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State Legislators In Favor of Slow Growth at U.Va.
 
Photo by Mike Higgins

January 13, 2004

By Dan Heuchert

Three state delegates representing local jurisdictions, two Republicans and a Democrat, agree on one thing: the University should not be forced to grow rapidly, despite the upcoming bulge in the state's college-age population.

State Dels. Mitchell Van Yahres, D-57th; Rob Bell, R-58th; and Steven Landes, R-25th, spoke Friday at the University's annual Legislative Forum, which leads up to the Wednesday’s convening of the state General Assembly. State Sen. Creigh Deeds, D-25th, did not attend after a minor auto accident left his car disabled. He was unhurt.

Gov. Mark Warner's proposed tax increases dominated the forum discussion, as they are expected to dominate the General Assembly itself. In his proposed budget, Warner backs $140 million in new spending for higher education, but predicates that spending on passage of his tax plan.

Virginia public colleges and universities would welcome any increase. The State Council of Higher Education for Virginia forecasts that an additional 60,000 students will enter state schools between 2000 and 2010.

The coming enrollment boom has led to speculation about the University's future growth. Last year, the Board of Visitors, which by law is charged with setting enrollment levels, approved relatively modest undergraduate enrollment increases of 450 students by fall 2007. The question is, will the state ask the University to grow even more?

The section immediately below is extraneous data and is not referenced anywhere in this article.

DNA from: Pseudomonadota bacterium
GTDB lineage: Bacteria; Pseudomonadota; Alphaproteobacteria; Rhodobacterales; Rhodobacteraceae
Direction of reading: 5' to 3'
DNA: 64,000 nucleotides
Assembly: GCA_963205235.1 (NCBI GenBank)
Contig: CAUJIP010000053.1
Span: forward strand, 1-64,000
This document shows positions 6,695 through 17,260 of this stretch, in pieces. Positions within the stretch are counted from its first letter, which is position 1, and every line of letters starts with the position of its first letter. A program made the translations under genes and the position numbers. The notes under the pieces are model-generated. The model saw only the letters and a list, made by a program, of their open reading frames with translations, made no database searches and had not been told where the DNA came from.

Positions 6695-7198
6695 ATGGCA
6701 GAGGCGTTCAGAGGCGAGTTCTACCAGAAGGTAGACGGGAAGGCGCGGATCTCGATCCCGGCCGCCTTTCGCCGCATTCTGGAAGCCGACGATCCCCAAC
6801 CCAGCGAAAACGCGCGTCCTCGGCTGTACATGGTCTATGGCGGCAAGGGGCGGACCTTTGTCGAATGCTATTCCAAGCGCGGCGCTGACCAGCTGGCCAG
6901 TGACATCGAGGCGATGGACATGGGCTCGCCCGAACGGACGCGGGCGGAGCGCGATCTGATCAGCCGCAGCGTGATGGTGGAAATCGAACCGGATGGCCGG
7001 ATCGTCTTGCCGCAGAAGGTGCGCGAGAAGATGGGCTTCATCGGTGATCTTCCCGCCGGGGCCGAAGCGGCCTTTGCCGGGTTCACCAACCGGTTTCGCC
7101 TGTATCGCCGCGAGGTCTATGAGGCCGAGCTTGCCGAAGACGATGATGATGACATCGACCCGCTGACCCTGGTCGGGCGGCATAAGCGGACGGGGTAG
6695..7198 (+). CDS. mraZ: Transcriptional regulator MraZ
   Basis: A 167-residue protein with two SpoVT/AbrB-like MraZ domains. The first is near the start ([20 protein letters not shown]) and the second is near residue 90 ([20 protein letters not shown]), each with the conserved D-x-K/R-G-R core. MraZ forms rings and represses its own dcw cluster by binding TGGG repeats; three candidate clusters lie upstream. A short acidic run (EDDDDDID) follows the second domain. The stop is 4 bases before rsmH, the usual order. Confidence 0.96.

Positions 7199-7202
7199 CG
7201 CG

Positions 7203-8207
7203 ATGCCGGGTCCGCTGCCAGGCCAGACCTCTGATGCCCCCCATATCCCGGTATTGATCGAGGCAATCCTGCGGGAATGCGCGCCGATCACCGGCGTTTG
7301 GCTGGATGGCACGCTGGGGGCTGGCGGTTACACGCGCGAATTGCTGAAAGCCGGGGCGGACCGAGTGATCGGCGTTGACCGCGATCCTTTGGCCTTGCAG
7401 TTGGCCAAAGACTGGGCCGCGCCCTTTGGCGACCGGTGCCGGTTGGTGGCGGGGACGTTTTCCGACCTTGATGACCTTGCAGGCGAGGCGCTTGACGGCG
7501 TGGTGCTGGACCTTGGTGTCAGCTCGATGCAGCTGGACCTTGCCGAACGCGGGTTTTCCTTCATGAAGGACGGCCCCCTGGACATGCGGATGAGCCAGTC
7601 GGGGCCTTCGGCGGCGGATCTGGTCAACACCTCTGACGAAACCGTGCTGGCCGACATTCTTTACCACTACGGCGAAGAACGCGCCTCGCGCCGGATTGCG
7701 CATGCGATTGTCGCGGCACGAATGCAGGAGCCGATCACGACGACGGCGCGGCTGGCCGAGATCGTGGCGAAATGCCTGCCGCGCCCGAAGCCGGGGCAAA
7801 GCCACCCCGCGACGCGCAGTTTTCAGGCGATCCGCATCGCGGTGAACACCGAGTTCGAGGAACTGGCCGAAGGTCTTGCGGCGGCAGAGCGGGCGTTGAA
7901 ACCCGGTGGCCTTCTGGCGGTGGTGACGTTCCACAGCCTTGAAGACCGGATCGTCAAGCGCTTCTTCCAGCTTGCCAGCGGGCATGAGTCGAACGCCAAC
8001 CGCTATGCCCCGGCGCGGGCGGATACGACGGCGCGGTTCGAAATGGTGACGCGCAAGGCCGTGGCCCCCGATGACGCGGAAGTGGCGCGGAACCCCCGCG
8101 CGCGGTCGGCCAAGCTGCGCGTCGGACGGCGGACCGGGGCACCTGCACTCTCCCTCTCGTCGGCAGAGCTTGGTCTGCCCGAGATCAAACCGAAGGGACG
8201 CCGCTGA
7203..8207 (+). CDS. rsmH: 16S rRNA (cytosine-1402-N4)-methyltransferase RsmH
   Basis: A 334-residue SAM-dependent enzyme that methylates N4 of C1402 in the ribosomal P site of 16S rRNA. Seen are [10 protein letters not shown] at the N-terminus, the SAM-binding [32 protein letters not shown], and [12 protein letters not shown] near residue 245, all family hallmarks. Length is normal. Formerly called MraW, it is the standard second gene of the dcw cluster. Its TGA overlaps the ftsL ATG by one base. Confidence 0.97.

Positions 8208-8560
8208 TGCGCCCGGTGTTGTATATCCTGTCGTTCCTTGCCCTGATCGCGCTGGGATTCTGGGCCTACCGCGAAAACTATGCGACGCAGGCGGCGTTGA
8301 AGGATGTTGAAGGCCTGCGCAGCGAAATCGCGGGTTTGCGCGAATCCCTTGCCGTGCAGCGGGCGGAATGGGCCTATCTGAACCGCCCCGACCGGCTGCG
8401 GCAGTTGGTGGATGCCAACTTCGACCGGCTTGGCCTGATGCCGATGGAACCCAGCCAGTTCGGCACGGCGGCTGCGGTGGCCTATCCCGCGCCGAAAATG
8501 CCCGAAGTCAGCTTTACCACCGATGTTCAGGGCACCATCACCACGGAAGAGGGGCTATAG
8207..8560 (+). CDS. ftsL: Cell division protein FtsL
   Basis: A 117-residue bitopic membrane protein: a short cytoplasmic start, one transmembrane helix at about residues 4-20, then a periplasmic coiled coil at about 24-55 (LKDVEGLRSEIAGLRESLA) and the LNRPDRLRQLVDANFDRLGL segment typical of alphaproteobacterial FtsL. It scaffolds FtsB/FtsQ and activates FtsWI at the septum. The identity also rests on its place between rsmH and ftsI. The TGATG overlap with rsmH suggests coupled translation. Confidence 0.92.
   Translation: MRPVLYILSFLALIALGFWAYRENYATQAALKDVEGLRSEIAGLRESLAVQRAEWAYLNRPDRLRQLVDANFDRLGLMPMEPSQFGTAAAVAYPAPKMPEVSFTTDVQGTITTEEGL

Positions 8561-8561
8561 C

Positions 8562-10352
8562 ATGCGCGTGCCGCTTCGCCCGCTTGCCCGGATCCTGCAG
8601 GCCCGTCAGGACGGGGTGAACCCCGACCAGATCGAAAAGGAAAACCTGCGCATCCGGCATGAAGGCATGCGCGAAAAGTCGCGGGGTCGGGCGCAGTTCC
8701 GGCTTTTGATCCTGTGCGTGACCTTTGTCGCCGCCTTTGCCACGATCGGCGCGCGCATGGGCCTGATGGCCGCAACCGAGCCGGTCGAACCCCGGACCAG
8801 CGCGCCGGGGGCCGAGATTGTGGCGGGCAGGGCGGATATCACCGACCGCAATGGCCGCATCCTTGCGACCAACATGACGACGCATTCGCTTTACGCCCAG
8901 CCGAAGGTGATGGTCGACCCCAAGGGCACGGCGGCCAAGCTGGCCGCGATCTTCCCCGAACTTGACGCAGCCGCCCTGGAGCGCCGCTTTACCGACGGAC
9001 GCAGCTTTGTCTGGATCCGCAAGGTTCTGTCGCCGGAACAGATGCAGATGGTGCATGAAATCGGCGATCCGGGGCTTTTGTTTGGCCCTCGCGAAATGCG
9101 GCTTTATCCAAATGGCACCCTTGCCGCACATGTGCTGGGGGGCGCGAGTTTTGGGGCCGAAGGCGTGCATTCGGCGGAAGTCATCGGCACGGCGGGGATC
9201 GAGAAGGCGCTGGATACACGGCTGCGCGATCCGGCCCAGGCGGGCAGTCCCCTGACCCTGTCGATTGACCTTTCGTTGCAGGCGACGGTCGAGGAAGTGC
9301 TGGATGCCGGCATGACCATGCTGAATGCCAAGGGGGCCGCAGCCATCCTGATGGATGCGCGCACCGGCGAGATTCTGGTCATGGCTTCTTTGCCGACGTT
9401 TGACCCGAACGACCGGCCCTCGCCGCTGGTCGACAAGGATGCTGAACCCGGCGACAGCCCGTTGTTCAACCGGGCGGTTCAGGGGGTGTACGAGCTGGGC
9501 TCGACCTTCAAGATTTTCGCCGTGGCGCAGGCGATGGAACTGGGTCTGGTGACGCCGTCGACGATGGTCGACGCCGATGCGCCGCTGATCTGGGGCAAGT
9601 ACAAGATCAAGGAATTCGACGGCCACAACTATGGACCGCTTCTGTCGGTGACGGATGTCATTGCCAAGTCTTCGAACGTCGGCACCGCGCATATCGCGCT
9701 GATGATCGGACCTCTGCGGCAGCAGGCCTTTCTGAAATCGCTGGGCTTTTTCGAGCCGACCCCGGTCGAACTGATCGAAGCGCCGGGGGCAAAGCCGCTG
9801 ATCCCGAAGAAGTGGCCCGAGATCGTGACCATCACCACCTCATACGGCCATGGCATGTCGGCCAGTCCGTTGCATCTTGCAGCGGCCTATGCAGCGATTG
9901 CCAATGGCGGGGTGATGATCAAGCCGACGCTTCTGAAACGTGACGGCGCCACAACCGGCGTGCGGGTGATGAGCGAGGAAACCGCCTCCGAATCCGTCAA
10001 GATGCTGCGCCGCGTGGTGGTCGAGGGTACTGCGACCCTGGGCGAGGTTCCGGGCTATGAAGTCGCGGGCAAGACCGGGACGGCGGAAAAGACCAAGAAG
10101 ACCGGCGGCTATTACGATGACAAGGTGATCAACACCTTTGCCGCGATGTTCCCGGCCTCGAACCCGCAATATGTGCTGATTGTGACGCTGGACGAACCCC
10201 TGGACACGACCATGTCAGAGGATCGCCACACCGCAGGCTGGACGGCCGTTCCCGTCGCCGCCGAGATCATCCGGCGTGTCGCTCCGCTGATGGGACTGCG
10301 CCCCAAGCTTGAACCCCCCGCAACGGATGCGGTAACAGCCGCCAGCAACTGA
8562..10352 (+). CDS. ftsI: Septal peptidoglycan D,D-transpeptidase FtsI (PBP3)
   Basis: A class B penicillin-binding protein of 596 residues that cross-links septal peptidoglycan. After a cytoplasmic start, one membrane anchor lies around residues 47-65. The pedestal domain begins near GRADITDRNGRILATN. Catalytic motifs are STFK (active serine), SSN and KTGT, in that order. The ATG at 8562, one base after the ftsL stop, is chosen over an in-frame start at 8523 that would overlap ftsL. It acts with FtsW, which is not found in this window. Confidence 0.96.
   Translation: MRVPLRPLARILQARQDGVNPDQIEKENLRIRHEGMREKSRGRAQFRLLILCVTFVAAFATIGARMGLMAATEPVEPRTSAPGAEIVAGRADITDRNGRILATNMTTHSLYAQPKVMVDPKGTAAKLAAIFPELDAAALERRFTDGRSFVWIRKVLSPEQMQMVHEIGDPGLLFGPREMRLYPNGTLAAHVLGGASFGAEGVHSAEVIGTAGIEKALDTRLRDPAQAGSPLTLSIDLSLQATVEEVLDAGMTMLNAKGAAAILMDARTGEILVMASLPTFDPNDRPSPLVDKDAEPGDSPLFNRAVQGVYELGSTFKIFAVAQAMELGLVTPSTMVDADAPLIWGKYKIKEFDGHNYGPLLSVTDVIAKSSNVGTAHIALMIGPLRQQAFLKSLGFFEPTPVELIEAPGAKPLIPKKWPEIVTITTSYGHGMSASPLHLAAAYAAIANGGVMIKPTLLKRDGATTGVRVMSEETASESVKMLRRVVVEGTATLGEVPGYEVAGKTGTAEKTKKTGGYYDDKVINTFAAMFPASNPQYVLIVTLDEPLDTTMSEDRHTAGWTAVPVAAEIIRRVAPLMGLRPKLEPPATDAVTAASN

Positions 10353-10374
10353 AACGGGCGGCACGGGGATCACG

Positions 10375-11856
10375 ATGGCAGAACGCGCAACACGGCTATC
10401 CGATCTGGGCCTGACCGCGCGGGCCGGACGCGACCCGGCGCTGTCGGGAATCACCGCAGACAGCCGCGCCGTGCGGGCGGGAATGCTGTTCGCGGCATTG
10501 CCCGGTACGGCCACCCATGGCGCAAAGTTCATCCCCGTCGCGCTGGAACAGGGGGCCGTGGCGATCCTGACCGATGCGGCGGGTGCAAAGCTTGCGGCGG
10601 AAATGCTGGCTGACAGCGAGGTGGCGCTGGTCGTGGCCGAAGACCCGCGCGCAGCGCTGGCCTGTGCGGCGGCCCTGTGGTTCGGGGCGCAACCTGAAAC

Bell — who earned undergraduate and law degrees from U.Va. — noted that other state universities would welcome growth, and planted himself firmly in the slow-growth camp. "I would not like to see U.Va. go the way of Ohio State," he said. "I would not like to see U.Va. go the way of Virginia Tech. Let George Mason or Christopher Newport grow as much as they want."

Van Yahres, a former Charlottesville city councilman and mayor, agreed. He pointed to the pressure the University's growth puts on surrounding neighborhoods. "The University has to be cognizant of what is going on in the community as well," he said.

Van Yahres and Landes both agreed that community colleges could absorb some of the growth. Landes also called for new focus on distance-learning programs and suggested that Virginia's private colleges might be able to take some additional students.

The legislators declined to speculate about the prospects of a package of decentralization proposals being advanced by U.Va., William & Mary and Virginia Tech, saying that they had not yet seen the legislation.

The discussion of Warner's tax proposals was similarly unclear. Virtually no one expects that the plans proposed by Warner, a Democrat, will pass unaltered through the Republican-dominated General Assembly.

But there are disagreements even among state Republicans, Van Yahres said, with senators generally more favorably disposed toward tax increases than Republican delegates. The intra-party struggle could lead to an extension of this year's 60-day session or even a second session, he predicted.

If the governor's $1.2 billion in tax increases fails to pass, it is unclear what would happen to the additional $140 million in higher education spending Warner proposed.

After the forum, Landes, who chairs the House Republican caucus, said, "It will be up to the House Finance Committee." Even without tax increases, Landes said he expects economic growth to provide some additional revenues. "If the revenue is there, higher education will get a part of it. If not, we'll have to take a look at it."
However, he cautioned, "In my opinion, K-12 is a higher priority than higher education."

Bell, also speaking after the forum, said he would seek other ways to make up for the $140 million if the governor's tax increases failed.

   
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